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I have a set of titanium cookware that I use for backpacking. It's a small set for one to two people and consists of two little pots and one cover/frying pan. Mostly, this set gets used for boiling water, but I do occasionally actually cook in it.

Is there any (good) reason to try to season this set (maybe just the frying pan?) like I do for my cast iron cookware?

Would the seasoning take to the surfaces? Would it have any non-stick properties?

---Edit--- Here's a link to a similar cookware set by the same company as mine. This new model (mine is 10+ years old) doesn't show the lid as useable as a frying pan, but mine has a lid that looks very much like the one in this model.

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Seasoning is done for two reasons,

  1. To prevent rust/corrosion.
  2. To prevent sticking.

While titanium can rust, in the process it creates a layer of titanium oxide which creates a protective layer that protects the inside from further corrosion and the non-sticking versions have a coating but are not seasonsed.

Given that it doesn't need to be seasoned there I don't see why one would and given the description of the process, I am not sure it would work either.

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  • The non-stick in the referenced article refers to a ceramic layer that is not present in my cookware. And, from experience, I can tell you that the surface is NOT non-stick (or else I'm just a very bad cook ...) I've added a link to a newer version. – Van Feb 27 '19 at 3:47
  • @Van Just like stainless steel cookware doesn't need to be seasoned, titanium doesn't either. Of course, neither are non-stick. But if, like some people, you don't want bits of the non-stick coating in your food as it wears and went for a bare metal kit, it's just a matter of scrubbing. – Gabriel C. Feb 27 '19 at 13:46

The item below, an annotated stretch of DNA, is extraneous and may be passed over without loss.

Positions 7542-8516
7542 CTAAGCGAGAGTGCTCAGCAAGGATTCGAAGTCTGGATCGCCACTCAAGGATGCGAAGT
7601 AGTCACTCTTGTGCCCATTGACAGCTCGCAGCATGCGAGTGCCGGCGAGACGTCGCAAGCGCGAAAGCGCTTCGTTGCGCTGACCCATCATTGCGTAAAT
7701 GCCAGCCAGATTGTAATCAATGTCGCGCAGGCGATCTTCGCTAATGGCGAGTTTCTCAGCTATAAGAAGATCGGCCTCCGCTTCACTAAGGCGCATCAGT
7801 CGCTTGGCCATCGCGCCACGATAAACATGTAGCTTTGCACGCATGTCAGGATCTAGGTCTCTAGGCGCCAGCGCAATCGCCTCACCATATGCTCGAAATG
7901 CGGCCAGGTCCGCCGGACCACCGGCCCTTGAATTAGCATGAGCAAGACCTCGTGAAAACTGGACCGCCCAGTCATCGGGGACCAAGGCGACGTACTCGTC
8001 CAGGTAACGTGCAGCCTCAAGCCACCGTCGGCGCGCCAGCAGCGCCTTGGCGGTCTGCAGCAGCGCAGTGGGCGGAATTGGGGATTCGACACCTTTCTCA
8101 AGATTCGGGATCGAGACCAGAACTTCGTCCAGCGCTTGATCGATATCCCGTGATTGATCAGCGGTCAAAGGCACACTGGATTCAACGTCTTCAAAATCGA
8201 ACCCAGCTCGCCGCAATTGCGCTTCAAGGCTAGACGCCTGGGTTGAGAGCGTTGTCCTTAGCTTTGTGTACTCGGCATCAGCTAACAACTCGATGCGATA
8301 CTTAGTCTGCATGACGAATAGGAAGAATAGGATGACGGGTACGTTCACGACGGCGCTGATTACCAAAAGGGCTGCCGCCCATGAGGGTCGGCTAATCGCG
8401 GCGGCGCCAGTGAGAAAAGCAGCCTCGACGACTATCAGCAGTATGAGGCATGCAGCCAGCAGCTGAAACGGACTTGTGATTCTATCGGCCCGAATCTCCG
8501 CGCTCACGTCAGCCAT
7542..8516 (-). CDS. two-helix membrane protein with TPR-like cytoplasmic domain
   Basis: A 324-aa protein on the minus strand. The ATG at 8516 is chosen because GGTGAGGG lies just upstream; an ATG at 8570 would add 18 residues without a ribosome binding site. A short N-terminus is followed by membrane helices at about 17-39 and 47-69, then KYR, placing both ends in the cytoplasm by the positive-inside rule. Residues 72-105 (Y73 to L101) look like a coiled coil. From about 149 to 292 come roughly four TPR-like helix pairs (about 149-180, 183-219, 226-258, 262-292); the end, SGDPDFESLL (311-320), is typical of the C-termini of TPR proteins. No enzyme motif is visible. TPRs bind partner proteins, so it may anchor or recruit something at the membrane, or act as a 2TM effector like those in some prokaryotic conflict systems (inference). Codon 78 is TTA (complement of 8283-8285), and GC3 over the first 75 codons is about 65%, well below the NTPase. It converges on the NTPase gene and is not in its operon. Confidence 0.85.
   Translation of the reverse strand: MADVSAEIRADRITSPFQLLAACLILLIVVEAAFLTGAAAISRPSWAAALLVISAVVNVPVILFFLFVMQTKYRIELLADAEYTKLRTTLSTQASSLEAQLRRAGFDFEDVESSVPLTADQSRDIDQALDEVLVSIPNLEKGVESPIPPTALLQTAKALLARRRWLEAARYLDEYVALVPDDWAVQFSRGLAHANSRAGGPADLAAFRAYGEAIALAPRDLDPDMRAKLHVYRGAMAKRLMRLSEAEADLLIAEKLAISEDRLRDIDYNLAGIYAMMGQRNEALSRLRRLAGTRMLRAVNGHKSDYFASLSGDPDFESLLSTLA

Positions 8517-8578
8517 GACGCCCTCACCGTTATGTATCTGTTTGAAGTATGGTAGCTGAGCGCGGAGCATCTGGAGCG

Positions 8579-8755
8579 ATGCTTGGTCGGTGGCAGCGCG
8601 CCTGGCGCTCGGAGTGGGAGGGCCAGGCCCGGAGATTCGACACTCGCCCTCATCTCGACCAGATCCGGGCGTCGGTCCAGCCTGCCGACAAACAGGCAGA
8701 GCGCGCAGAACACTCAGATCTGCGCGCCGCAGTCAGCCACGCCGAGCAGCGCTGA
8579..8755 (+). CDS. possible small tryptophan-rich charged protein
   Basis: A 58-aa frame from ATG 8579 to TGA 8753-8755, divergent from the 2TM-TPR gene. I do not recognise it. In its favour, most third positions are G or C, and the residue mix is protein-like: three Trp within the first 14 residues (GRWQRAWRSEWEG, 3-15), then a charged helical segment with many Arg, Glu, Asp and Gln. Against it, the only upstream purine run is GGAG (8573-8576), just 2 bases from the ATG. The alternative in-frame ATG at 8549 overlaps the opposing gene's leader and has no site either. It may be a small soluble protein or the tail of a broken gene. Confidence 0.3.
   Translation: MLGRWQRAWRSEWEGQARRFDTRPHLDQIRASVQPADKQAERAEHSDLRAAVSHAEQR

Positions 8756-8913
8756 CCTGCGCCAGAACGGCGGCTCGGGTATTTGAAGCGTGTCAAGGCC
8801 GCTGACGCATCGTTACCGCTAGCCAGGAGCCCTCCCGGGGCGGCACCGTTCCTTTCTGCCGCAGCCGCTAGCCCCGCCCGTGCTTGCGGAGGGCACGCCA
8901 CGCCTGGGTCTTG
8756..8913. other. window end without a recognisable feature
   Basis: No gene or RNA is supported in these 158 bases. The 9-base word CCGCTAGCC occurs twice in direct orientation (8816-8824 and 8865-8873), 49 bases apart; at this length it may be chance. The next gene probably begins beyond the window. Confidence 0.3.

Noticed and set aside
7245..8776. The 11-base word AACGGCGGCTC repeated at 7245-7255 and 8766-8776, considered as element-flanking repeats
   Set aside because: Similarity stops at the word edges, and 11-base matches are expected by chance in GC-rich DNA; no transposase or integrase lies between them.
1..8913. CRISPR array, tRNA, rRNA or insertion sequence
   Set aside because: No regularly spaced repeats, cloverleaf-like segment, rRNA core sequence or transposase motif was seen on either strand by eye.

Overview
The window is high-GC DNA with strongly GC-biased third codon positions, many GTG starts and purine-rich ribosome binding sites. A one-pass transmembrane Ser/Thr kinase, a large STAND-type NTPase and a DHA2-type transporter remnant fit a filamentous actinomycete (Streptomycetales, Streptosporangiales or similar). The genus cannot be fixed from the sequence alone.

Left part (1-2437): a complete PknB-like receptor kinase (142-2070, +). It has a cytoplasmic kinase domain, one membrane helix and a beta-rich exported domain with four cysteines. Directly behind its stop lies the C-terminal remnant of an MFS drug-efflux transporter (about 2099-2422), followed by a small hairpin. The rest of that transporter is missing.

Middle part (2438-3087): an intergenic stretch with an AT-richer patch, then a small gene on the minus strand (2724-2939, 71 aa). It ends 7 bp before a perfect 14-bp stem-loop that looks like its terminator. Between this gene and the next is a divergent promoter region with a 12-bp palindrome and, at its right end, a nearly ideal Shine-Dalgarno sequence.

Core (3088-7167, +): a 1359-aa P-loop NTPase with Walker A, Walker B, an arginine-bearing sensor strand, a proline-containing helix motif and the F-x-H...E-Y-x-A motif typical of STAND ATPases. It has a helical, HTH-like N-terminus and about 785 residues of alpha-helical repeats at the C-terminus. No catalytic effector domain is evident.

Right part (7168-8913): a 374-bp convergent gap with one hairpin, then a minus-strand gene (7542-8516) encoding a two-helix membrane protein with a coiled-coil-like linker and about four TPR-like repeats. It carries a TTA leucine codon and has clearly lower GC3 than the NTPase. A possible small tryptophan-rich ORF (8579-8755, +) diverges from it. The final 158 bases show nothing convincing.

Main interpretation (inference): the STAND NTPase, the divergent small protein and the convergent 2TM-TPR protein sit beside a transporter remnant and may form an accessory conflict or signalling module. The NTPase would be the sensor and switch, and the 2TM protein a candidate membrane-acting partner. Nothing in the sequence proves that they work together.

• Just be sure to use low-calorie oil (to save weight). – mmcc Feb 27 '19 at 22:12
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Yes you can absolutely season titanium or aluminum cookware, but the process and purpose differ somewhat from those of seasoning cast iron.

Seasoning cast iron is often done as a time consuming multi-step process, but is rather durable and generally intended to last, and protects the cookware from corrosion. On the other hand, titanium and aluminum seasoning is best done quickly, and principally for a non-stick surface and not for protection of the cookware material. For those reasons, it is optimal to quickly season titanium or aluminum right before cooking whenever a non-stick surface is desired.

That process is very simple: just heat titanium or aluminum cookware that has been freshly and amply oiled on its cooking surface until it begins to smoke, then wipe away the excess. The cookware will not be blackened by this seasoning, and it won't be very noticeable at all besides maybe some darkening around the edges of the cooking surface, but the cooking surface will have bonded to some of the oil, and the piece is now ready for quite stick-free cooking.

Seasoning should always be repeated between any washings when a non-stick surface is needed, since it will not adhere very strongly to titanium or aluminum, and comes off easily when scrubbed.

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